Wall texture matching

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  #1  
Old 09-19-18, 08:22 PM
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Wall texture matching

Hello.

I had some water damage in my home, so I had to rip out portions of my wall and ceiling drywall. I've repaired the drywall, and now I need to paint. However, all of my home's walls are texturized. I know Home Depot has some "texturizer" in a can. Not sure if that will do the trick to match the patterns or not. Any feedback is appreciated.

I attached pictures of my wall texture and my ceiling texture. I also attempted to attach links to videos of each, to try to provide a better view of each texture.

Thanks!

Wall texture video link

Ceiling texture video link


Wall texture image 1

Wall texture image 2


Ceiling texture image 1
 
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  #2  
Old 09-19-18, 09:10 PM
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Yikes. That will be about impossible to match. The walls look like a thinned down joint compound that was painted on to the wall with a roller and 1/2" or 3/4" nap. The ceilings look more like a venetian plaster than joint compound... that was applied with a stomp bristle brush then lightly sanded flat after it dried.
 
  #3  
Old 09-20-18, 03:17 AM
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I've used the spray on textures with some post drywall repairs (electrical box moves) with pretty good luck but it's all about getting as close of a match with the nozzles as you can.

All you can do is get some, grab some big pieces of cardboard and experiment.

Be sure to feather the material over the repair area to get it to blend in!
 
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Old 09-20-18, 05:03 AM
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You'll never replicate that ceiling texture with spray texture, you might come close spraying the wall texture. I'd use thinned down joint compound and experiment with it until I was satisfied.
 
  #5  
Old 09-20-18, 08:11 AM
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Thanks for the responses! A few questions on the responses:

The walls look like a thinned down joint compound that was painted on to the wall with a roller and 1/2" or 3/4" nap.
I have THIS joint compound. How do you suggest I "water it down"? Is there a rule of thumb on parts compound vs parts water? Should I place it and mix it in a paint roller pan? Or, should I mix it in a separate bucket first since I have a decent amount of surface area to cover (~5 4x8 sheets worth).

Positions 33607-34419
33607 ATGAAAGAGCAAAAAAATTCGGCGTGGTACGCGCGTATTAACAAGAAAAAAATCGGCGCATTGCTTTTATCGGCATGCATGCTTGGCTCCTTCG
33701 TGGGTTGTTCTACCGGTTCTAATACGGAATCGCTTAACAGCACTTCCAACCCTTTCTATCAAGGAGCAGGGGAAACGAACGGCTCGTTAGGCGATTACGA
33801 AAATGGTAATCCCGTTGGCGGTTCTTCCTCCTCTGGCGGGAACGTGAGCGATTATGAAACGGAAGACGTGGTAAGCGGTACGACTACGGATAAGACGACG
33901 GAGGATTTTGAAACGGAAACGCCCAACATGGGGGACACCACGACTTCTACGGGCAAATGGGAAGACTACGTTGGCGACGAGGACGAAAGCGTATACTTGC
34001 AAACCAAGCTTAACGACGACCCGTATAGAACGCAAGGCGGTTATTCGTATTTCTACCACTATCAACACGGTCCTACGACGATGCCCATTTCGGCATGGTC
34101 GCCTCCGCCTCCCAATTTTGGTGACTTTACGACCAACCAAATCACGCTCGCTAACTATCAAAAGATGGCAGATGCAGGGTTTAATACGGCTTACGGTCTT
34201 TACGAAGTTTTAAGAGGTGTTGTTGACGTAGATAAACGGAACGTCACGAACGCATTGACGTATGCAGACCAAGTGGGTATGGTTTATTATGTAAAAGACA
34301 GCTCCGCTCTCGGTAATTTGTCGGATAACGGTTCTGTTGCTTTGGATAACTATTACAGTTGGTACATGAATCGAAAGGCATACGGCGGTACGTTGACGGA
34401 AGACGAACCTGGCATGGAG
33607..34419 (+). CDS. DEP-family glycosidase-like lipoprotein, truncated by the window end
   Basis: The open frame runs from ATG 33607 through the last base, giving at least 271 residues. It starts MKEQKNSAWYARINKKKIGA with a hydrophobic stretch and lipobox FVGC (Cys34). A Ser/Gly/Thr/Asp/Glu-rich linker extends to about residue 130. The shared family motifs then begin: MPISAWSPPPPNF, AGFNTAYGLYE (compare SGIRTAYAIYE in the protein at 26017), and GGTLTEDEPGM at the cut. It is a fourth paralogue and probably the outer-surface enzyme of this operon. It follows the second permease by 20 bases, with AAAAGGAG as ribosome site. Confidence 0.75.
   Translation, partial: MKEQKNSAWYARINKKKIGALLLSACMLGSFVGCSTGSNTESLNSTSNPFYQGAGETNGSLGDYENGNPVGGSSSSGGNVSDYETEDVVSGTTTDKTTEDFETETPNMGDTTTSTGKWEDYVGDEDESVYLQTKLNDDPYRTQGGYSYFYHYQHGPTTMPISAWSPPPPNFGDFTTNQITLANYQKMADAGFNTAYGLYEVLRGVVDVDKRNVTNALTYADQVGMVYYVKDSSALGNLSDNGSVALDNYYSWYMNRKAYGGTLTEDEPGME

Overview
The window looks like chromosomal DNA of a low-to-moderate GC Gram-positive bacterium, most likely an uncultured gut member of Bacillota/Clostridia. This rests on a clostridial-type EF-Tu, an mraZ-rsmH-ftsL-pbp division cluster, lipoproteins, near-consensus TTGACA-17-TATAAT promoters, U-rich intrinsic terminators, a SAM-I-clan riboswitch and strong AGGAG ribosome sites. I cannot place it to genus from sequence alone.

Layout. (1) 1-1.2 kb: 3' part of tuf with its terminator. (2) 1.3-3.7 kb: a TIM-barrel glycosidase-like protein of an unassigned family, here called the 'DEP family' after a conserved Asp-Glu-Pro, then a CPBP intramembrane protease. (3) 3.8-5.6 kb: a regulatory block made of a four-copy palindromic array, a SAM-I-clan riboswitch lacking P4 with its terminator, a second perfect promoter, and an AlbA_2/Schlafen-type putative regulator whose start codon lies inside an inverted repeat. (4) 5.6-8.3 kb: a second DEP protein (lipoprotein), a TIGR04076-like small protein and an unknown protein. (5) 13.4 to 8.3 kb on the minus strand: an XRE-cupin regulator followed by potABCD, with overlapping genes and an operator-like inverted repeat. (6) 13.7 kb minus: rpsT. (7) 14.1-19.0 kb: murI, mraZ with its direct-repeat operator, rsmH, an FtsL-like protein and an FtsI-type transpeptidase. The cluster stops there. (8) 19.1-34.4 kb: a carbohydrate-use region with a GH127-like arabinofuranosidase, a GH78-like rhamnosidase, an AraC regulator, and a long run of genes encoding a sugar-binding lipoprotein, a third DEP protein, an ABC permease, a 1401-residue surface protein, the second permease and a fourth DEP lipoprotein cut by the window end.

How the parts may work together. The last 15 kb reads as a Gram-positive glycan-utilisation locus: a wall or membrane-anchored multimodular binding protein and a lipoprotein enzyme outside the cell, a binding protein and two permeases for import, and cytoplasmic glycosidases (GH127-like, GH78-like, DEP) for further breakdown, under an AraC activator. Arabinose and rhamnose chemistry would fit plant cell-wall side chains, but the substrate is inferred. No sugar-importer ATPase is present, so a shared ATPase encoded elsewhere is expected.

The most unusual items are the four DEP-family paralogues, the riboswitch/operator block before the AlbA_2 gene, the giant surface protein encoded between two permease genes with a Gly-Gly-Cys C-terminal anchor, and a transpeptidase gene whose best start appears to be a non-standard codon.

Also, I'll try both 1/2" and 3/4" naps. I guess I just need to roll this on lightly and in a Y direction?
 
  #6  
Old 09-20-18, 08:18 AM
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I've always just eye balled the thinning for texture. Basically you thin it enough to get it in the neighbor hood of paint consistency. Don't mix the whole bucket to start with. If the mud is too thin [texture not heavy enough] add more j/c, if it's too thick - thin some more.

Not sure what you mean by a Y direction. You'd pretty much roll it like you would paint although you'll probably need to finish the rolling in the same direction [all up or all down] The mud can be rolled onto the ceiling but you'll need a texture brush to achieve the that texture ..... and maybe knock it down some with a drywall knife just before it dries.
 
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Old 09-20-18, 08:29 AM
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It looks to me like it was runny enough to sag on the wall a little after it was rolled on. Testing on a scrap of drywall is the best way to test. Buy a piece and practice. I would mix a little mud in a pan and keep thinning it and trying a sample. If it's too thick scrape it all off, thin it some more and try again. Once you get close let it dry as it will look a bit different once it's dry and it has shrunk back a little.

I have no suggestions for that ceiling. It's not the normal stipple or crows foot brush stomp... not the typical knockdown either.
 
  #8  
Old 09-29-18, 11:38 PM
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The lid looks like what we call a lace texture in stucco speak. This is very fine. Might also have some fine aggregate, I am guessing fine perlite. I think it was applied by a skilled plasterer and all I can tell you is experiment, experiment, experiment.
 
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